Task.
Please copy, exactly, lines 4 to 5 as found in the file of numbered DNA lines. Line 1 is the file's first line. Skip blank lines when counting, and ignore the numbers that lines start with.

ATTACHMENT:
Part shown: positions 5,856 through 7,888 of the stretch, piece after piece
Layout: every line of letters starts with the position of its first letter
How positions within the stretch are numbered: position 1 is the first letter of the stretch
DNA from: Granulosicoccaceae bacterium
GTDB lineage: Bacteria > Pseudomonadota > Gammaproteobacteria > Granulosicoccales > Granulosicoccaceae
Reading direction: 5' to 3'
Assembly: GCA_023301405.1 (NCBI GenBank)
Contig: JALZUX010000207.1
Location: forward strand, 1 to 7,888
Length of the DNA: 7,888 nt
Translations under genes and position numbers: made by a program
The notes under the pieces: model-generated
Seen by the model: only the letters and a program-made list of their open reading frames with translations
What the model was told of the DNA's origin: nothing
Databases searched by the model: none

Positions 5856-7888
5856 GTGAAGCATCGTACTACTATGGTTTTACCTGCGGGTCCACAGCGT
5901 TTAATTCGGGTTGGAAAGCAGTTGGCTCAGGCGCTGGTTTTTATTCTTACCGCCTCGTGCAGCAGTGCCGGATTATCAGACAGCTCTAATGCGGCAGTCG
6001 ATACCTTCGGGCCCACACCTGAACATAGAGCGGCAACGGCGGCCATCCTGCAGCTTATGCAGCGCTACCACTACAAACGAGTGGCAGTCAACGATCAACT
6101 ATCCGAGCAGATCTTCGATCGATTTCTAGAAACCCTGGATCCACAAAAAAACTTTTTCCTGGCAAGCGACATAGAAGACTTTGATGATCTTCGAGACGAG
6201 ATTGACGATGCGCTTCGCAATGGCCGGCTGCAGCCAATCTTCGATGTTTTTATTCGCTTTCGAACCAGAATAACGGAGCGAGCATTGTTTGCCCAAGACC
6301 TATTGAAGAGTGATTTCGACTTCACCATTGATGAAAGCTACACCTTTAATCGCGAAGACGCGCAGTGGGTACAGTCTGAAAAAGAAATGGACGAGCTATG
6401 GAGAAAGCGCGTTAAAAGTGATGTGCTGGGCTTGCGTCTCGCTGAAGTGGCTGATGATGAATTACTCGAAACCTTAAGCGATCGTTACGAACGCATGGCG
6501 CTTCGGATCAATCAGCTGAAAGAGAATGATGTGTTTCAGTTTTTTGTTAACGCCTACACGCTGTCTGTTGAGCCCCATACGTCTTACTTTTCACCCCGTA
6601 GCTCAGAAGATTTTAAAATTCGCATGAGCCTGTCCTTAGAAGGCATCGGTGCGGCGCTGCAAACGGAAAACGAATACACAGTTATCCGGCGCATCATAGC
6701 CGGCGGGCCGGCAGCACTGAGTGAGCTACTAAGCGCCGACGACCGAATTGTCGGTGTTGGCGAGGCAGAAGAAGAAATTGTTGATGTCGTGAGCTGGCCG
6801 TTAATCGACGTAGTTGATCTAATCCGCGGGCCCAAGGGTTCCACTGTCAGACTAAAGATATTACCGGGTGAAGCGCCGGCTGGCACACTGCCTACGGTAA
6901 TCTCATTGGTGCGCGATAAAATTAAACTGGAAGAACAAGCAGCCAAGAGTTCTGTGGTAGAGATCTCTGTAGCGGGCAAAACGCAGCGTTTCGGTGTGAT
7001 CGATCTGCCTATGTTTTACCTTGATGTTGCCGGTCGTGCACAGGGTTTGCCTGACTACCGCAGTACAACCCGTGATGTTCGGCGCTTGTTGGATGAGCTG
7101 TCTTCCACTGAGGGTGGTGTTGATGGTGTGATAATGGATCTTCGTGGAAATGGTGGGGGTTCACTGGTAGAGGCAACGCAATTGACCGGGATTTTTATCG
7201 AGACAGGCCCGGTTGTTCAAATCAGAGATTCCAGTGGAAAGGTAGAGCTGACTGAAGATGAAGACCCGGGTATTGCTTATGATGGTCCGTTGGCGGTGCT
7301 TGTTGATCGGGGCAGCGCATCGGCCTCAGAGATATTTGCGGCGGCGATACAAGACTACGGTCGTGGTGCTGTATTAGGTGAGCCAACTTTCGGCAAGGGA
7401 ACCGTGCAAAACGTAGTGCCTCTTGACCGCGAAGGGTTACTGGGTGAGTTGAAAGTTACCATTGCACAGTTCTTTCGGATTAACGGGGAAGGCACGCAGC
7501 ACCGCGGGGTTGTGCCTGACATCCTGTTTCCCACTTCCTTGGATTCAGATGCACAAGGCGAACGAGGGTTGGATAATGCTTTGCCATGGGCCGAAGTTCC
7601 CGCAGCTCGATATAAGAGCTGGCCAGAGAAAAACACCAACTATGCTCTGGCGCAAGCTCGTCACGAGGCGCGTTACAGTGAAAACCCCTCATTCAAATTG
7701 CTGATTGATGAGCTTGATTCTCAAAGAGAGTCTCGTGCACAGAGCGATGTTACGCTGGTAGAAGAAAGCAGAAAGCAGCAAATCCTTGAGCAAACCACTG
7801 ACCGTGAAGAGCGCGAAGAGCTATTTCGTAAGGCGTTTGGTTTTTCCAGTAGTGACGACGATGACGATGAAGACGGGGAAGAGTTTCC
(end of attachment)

DNA from: Granulosicoccaceae bacterium
GTDB lineage: Bacteria > Pseudomonadota > Gammaproteobacteria > Granulosicoccales > Granulosicoccaceae